With the resumption of Virgin Atlantic after four months of suspension since April due to Covid-19, the airlines have declared itself bankrupt and are seeking protection from creditors in the US, according to a court filing in New York on Tuesday.
The airline is seeking protection under chapter 15 of the US bankruptcy code, which allows a foreign debtor to shield assets in the country. The announcement comes little more than a month after Virgin Atlantic announced it had secured funding to survive for another 18 months.
Virgin Atlantic flies only long-haul international routes and
The bankruptcy is the second from a Virgin Group airline this year. Virgin Australia, the country’s second-largest airline, went into administration in April, owing $6.8bn to more than 12,000 creditors.
Virgin Atlantic’s filing in the US bankruptcy court in the southern district of New York said it has negotiated a deal with stakeholders “for a consensual recapitalization” that will get the debt off its balance sheet and “immediately position it for sustainable long-term growth”.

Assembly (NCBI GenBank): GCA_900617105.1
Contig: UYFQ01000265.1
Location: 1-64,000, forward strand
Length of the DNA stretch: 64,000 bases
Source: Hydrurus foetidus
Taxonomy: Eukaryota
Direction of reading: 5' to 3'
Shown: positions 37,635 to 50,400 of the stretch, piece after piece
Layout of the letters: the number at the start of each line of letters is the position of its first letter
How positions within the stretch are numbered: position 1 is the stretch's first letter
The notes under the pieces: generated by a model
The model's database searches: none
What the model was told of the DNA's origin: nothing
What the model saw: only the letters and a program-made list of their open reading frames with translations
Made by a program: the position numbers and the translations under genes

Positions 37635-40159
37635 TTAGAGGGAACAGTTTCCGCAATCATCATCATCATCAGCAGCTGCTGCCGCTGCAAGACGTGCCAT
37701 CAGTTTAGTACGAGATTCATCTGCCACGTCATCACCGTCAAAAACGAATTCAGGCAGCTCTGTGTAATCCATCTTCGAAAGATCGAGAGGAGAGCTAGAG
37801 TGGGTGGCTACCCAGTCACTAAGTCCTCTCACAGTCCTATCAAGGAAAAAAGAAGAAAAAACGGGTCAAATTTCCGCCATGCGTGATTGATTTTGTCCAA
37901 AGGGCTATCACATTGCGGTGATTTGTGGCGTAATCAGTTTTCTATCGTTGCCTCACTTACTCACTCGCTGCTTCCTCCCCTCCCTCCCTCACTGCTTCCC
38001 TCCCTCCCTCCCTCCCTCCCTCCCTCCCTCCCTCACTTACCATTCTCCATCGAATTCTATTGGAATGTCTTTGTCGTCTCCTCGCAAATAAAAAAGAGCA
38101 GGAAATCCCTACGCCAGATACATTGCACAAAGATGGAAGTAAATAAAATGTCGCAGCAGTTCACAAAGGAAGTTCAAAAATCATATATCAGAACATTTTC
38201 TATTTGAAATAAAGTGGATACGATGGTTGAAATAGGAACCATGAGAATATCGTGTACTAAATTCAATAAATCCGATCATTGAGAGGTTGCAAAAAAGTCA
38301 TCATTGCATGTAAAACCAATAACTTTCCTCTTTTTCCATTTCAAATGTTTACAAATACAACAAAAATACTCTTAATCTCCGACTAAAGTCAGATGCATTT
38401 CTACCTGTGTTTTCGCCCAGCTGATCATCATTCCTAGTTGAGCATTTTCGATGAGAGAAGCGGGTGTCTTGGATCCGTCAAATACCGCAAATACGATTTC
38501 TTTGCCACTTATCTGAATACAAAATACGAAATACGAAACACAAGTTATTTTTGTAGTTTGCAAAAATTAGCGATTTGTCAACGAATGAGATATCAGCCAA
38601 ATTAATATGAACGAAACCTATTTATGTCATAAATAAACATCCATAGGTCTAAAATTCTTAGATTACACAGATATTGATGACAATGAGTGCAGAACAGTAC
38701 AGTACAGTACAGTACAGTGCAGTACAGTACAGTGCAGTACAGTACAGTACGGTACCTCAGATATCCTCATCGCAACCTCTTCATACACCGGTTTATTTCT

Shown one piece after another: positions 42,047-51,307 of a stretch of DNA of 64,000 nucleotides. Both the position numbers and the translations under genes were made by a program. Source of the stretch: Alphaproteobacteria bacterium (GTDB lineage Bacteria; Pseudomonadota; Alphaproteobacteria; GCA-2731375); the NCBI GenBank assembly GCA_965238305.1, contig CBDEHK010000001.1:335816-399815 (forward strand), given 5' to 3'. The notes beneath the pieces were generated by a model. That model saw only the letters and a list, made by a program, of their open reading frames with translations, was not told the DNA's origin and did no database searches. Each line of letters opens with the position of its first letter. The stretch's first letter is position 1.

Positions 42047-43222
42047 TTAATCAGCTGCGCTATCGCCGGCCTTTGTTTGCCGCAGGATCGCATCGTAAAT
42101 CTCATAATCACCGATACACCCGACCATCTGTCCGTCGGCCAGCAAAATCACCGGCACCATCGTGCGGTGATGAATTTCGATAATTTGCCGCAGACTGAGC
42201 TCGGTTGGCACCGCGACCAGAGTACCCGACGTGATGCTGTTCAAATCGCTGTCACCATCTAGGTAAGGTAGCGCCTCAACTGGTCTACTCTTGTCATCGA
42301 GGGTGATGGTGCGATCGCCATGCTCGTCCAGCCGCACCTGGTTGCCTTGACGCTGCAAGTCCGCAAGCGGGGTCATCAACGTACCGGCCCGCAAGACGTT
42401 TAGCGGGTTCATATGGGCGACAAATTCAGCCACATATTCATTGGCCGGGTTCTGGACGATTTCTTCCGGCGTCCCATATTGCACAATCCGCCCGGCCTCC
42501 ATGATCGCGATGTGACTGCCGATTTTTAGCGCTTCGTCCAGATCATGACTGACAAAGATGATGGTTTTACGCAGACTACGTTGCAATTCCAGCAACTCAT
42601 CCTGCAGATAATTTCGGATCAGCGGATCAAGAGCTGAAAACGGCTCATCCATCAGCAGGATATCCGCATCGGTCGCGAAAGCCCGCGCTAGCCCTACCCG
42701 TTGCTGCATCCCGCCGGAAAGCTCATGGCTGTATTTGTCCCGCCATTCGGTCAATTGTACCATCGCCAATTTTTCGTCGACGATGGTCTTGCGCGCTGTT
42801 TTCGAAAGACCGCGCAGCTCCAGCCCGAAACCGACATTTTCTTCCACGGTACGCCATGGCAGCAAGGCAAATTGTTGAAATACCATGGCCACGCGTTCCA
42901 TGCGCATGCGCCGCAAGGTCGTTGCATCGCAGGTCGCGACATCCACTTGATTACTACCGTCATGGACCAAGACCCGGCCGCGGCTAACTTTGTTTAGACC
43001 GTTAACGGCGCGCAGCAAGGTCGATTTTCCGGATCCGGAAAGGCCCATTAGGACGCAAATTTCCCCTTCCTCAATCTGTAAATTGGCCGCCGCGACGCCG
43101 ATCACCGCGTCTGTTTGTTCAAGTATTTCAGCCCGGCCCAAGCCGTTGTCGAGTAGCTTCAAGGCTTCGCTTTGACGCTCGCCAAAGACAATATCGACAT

On Tuesday the airline also filed a proceeding in the high court in London, where Virgin Atlantic obtained approval on Tuesday to convene meetings of affected creditors to vote on the plan on 25 August.
A Virgin Atlantic spokeswoman said the restructuring plan was before the UK court “to secure approval from all relevant creditors before implementation”.
Bloomberg reported Virgin Atlantic told the high court it could run out of money in September if a restructuring deal is not approved.
Non-US companies use chapter 15 to block creditors who want to file lawsuits or tie up assets in the US.